Academic journal article Perception and Psychophysics

Good Continuation Affects Discrimination of Visual Pattern Information in Young Infants

Academic journal article Perception and Psychophysics

Good Continuation Affects Discrimination of Visual Pattern Information in Young Infants

Article excerpt

A familiarization-novelty preference procedure was used to determine whether 3- to 4-month-old and 6- to 7-month-old infants utilize the Gestalt principle of good continuation to organize visual patterns. The study involved presentation of a target item (i.e., a square or diamond) either in-line or off-line with a set of distractor items (i.e., circles). Infants in both age groups responded to a change in the target element in the off-line, but not in the in-line, condition. The results suggest that infants organize visual pattern information in accord with the principle of good continuation. Implications of this finding for models of the ontogenesis and microgenesis of object perception in infants and adults are discussed.

Processes of perceptual organization are believed to provide representations that form coherent units in the visual cognition system of adults (Palmer, 1999). Recent investigations of perceptual grouping by adults have been informative in ( 1 ) introducing new organizational principles (Palmer, 1992; Palmer & Rock, 1994), (2) providing evidence that grouping can occur at early or late stages of visual processing (Palmer, Brooks, & Nelson, 2003; Peterson & Gibson, 1994), and (3) suggesting that various Gestalt principles are differentially powerful or operational at different times in the overall course of processing (Ben-Av & Sagi, 1995; Ran, Humphreys, & Chen, 1999; Kurylo, 1997). This work has led to a newly emerging view that perceptual organization is not a monolithic phenomenon, but, rather, represents a confluence of multiple processes (Behrmann & Kimchi, 2003).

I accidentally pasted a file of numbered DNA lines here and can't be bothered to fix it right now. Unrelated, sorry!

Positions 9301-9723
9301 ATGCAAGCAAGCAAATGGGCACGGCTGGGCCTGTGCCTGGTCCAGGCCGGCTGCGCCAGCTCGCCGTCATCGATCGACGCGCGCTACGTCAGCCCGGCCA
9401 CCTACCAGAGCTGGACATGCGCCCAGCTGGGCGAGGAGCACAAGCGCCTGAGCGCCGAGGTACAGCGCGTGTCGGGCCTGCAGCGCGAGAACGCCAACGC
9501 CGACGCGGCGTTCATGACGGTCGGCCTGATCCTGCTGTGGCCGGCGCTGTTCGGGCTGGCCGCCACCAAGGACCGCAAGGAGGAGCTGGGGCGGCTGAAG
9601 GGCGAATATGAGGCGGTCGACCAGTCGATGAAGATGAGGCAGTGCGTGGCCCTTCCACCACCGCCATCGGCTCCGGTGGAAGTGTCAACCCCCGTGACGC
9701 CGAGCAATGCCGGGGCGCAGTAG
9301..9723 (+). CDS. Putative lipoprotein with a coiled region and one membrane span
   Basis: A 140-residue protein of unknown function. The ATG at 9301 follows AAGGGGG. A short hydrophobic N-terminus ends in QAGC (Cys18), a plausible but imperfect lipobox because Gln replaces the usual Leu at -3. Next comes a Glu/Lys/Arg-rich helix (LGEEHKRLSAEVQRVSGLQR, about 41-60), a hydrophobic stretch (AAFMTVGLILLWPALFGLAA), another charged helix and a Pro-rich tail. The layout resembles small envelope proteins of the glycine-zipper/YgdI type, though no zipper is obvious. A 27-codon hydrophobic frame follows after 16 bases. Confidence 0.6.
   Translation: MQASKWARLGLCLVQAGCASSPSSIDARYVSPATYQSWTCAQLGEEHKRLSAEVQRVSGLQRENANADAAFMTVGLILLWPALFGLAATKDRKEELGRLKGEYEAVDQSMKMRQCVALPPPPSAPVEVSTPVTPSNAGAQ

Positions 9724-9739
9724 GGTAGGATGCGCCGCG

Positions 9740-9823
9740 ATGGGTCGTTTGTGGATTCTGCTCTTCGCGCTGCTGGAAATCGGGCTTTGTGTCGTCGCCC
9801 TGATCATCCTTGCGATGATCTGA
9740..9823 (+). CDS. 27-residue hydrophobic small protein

Given Gestalt claims that perceptual grouping reflects the activity of a nervous system that comes preconstructed to impose organization upon first presentation of a visual pattern (Köhler, 1929), developmental research conducted over the last decade has begun to investigate the origins and development of perceptual unit formation during infancy. Investigations have focused on ( 1 ) identifying the grouping principles that lead to organized representations of visual pattern information (Quinn, Brown, & Streppa, 1997; Quinn, Burke, & Rush, 1993), (2) determining the time course of development of the principles (Farroni, Valenza, Simion, & Umiltà, 2000; Johnson & Aslin, 1995), and (3) understanding the developmental factors (i.e., maturation and experience) that affect the emergence of the different principles (Johnson & Aslin, 1996; Kellman, 1996; Needham & Kaufman, 1997; Quinn & Bhatt, 2005; Spelke, 1982). In accord with the theoretical trend in the adult literature, the data suggest that different organizational principles may become functional over different time courses of development and that not all principles are automatically deployed in the manner originally proposed by Gestalt theorists (Quinn, Bhatt, Brush, Grimes, & Sharpnack, 2002). As a consequence, current work is examining the functionality of a range of organizational principles with a variety of stimuli (Johnson, 1998; Needham & Ormsbee, 2003; Quinn, 2006).

The focus of the present study is to investigate whether infants organize visual pattern information in accord with the principle of good continuation or continuity (Wertheimer, 1923/1958). In studies conducted with adults, there have been conflicting reports about the strength and timing of good continuation as a grouping principle. For example, Kurylo (1997) reported that grouping by good continuation required more processing time than did grouping by proximity, thereby suggesting a late deployment for good continuation in the sequence of visual processing operations. However, Behrmann and Kimchi (2003) have argued that good continuation is easily adhered to as a grouping principle, even by patients with visual agnosia, and is likely to be accomplished by early visual processes (see also Pomerantz, 1981, 1983). This idea has received additional support from neuroimaging and electrophysiological studies suggesting that good continuation grouping is based on the neural transactions occurring in V1 and V2 of the visual cortex (Lamme & Roelfsema, 2000; Lee, 2003; Sugita, 1999;Westheimer, 1999). …

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